The show is based in a town called Belleville (beautiful town en Francais), that is based solely on looks and prides itself on its superficiality. The opening number starts with “Beauty Is Our Duty,” the Queen (a fabulous Grace McLean) is into her hunks including her missing son Charming (Cameron Loyal).
And the fairy godmother (Christina Acosta Robinson) is a plastic surgeon who sings “Beauty Has a Price”. In a day and age, where we are suppose to see past all that, this show is politically incorrect.
Cinderella a Gothic, and a graffiti artist, naturally does not fit into the town’s mold of beauty, which is how she earns her nickname. Her rebel move happens when she defaces a memorial statue of Sebastian’s older brother, Prince Charming. Sebastian is more of a geek, and he and Cinderella are in the “friend zone,” since both lack communication skills in admitting their love.
Sebastian is being forced by his mother, the Queen to find a wife at a ball and invites Cinderella. Cinderella’s stepmother (the always remarkable Carolee Carmello) blackmails the Queen to get one of her daughters Adele (Sami Gayle) or Marie (Morgan Higgins) the gig.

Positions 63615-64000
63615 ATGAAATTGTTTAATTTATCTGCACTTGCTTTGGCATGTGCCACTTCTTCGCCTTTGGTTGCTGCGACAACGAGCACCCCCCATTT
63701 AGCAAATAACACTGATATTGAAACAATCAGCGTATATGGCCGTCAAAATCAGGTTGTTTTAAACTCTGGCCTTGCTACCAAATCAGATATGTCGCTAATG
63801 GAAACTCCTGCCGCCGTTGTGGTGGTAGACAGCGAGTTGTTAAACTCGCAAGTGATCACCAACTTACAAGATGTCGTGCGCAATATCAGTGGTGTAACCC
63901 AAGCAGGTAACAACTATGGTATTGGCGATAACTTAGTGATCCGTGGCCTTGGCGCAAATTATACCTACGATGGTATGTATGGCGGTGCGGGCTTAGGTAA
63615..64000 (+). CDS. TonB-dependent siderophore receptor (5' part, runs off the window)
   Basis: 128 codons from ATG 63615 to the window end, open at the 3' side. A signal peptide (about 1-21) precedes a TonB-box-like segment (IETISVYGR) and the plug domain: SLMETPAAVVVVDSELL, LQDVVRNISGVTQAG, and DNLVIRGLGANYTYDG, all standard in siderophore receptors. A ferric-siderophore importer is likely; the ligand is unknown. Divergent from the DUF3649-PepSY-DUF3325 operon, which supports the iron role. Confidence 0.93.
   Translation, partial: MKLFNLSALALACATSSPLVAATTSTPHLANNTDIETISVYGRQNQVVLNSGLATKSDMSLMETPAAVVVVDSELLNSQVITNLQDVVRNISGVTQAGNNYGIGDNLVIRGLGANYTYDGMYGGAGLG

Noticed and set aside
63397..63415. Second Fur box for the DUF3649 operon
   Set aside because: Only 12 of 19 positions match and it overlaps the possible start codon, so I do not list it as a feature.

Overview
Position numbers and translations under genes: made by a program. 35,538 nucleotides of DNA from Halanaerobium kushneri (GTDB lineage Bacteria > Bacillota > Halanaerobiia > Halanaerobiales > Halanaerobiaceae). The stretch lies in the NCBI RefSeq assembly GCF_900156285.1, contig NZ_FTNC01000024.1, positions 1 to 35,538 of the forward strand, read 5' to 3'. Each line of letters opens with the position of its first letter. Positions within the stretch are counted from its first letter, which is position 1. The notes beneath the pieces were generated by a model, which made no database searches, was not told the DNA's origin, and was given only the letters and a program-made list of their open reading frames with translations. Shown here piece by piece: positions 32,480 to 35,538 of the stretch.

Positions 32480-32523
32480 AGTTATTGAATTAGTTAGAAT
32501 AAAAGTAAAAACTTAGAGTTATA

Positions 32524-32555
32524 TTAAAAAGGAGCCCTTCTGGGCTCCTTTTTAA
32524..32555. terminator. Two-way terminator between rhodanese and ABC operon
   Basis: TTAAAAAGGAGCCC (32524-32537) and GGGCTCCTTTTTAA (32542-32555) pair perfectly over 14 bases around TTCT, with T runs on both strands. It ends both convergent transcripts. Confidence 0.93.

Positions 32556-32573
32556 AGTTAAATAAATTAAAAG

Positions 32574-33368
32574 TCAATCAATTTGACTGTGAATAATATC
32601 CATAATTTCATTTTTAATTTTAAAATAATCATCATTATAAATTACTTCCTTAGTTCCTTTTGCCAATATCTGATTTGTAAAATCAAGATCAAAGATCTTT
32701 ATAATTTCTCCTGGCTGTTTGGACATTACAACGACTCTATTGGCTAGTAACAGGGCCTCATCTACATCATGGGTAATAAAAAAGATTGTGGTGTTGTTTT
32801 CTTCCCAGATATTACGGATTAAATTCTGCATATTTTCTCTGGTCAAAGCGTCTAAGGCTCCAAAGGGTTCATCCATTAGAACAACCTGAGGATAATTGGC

McLean and Carmello are the bright spots in the show and if the show had been about these two, maybe we would actually have a show that could work. These two steal the show.
Cinderella has not one, but two what should have been show stopping numbers “I Know I Have A Heart (Because You Broke It)” and “Far Too Late,” but she does not have the vocals, the character development or the star power to carry them off.
The set and the revenge porn costumes by Gabriela Tylesova, are just over the top, with the storybook set faring much better than the over complicated flowered pastels that waltzed across the stage.
The direction by Laurence Connor is just dull and lacks oomph.
If you like buff men and Chippendale type choreography this is the show for you.
Bad Cinderella, Imperial Theatre, 249 West 45th Street.
Did You Know There Is A Kander & Ebb Way?
On Friday, March 24th, the 96-year-old John Kander was given a Mayoral Proclamation from Mayor Eric Adams in celebration of the first performance of his new Broadway musical New York, New York. Following the proclamation, Lin-Manuel Miranda unveiled the sign renaming 44th Steet ‘Kander & Ebb Way. On hand was the Manhattan School of Music to performed the iconic Kander & Ebb song “New York, New York.”
New York, New York opens Wednesday, April 26, 2023 at Broadway’s St. James Theatre (246 West 44th Street).